Teaching as an Instructor of Record

In some cases, GTAs serve as the instructor of record for undergraduate courses.  Autonomous GTAs should consider the following guidance:

  • Communicate with your department mentor or supervisor about your course plans and the relevant curricular requirements.
  • Make sure your plans are consistent with descriptions of the course in the undergraduate catalogue, with department course descriptions, and, as much as possible, with other sections taught by colleagues.
  • Be reasonable about the scope of coverage, the amount of work you require, and the amount of work you can grade in a timely manner.  Consult with senior peers and course faculty as you determine what is appropriate.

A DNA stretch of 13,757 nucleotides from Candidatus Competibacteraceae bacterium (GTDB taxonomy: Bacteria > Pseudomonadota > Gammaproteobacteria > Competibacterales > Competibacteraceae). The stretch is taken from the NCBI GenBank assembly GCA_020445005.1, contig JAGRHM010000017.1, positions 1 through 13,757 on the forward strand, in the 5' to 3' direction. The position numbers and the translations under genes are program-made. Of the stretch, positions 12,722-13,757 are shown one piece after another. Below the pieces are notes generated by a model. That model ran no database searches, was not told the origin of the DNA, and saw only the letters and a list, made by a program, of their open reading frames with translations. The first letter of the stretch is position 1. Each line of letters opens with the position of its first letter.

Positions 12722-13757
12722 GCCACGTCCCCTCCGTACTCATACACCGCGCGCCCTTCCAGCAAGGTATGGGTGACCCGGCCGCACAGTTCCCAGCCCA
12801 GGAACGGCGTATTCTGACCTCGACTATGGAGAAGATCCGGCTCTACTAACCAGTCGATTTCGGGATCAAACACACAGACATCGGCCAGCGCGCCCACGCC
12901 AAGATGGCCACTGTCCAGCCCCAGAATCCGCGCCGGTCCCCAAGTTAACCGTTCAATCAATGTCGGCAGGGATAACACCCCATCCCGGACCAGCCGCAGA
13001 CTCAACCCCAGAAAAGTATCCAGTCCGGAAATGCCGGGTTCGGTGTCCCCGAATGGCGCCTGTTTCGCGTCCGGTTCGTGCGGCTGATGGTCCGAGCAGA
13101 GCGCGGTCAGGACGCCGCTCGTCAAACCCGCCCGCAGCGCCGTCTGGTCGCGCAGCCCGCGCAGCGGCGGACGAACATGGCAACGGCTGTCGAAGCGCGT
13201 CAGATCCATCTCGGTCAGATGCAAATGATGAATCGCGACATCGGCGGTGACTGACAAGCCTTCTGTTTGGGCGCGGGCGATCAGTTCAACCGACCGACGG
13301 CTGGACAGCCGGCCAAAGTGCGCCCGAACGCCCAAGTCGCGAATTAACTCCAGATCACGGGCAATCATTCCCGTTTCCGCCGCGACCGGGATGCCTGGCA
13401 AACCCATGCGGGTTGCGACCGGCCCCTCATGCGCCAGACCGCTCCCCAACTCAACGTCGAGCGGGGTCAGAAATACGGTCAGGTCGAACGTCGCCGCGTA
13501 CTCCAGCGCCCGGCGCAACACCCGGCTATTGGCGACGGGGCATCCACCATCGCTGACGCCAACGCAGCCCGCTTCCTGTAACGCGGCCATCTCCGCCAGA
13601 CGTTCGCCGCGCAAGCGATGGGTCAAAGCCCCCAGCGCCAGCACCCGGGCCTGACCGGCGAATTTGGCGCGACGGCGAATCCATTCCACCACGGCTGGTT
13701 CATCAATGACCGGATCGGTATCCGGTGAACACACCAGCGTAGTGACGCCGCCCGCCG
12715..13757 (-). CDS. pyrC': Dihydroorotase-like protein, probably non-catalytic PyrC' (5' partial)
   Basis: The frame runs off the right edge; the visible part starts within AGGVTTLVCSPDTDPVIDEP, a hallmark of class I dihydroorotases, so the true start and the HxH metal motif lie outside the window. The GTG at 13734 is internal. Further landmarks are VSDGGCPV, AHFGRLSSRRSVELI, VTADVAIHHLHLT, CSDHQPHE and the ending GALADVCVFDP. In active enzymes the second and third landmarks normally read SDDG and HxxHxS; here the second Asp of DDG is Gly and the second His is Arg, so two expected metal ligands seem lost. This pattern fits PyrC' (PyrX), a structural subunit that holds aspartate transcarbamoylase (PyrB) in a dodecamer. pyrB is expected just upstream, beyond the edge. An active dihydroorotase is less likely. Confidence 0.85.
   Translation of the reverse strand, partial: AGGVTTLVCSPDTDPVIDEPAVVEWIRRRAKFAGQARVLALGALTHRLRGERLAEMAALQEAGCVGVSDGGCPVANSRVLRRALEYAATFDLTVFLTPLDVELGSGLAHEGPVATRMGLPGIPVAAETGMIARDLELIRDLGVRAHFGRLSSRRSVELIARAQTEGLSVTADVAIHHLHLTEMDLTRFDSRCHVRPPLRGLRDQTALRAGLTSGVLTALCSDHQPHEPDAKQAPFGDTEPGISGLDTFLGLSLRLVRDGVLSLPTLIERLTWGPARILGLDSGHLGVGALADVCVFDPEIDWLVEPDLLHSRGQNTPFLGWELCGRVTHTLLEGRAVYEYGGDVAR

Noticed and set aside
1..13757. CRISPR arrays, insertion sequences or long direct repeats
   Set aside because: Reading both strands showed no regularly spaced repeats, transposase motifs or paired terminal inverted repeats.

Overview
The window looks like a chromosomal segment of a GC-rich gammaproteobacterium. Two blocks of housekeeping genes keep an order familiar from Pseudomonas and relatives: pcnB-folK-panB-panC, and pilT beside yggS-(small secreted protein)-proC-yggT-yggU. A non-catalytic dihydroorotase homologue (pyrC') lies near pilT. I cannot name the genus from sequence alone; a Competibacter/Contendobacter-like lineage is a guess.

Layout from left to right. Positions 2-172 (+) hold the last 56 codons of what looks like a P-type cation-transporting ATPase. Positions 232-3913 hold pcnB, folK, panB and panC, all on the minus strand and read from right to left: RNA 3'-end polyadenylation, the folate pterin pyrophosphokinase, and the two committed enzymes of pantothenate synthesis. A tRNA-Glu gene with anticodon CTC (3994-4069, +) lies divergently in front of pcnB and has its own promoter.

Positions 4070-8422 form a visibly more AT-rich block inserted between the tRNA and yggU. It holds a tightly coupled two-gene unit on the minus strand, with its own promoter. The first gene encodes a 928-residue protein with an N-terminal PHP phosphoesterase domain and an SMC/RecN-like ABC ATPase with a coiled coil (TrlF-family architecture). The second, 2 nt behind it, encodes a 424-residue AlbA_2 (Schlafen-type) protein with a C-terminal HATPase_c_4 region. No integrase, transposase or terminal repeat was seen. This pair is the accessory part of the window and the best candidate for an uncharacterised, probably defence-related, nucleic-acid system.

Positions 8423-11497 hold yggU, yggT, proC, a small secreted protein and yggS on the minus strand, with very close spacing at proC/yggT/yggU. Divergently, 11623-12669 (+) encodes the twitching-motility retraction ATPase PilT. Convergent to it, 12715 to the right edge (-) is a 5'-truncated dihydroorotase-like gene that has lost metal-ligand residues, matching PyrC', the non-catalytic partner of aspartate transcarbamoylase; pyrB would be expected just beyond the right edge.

• Offer clear statements of relevant department and University standards in your course policies because students need to know what is expected.  Learn more about UMD's course-related policies.
  • Maintain clarity about your expectations in the syllabus.  Think of the syllabus as a contract with students, so that students understand and can count on your expectations.  The TLTC also provides more information and guidance about crafting an effective syllabus.
  • Be thoughtful and deliberate when planning for your first day of class.  Here are additional suggestions to consider for your first day of class.
  • Be aware that undergraduate students are sometimes accustomed to seeing graduate students work for professors; students may initially regard you as a novice teacher and may express concern about the absence of a regular faculty member.  Your department has signaled that you are the course instructor; adopt and maintain the persona of the teacher of record.
  • Familiarize yourself with grading rubrics and University definitions of grades (information about Final Course Grades from the Faculty Handbook).  Fellow teachers are often generous about sharing their grading rubrics, standards, and course policies.  Be sure to ask first, but you are able to use examples from other GTAs and faculty.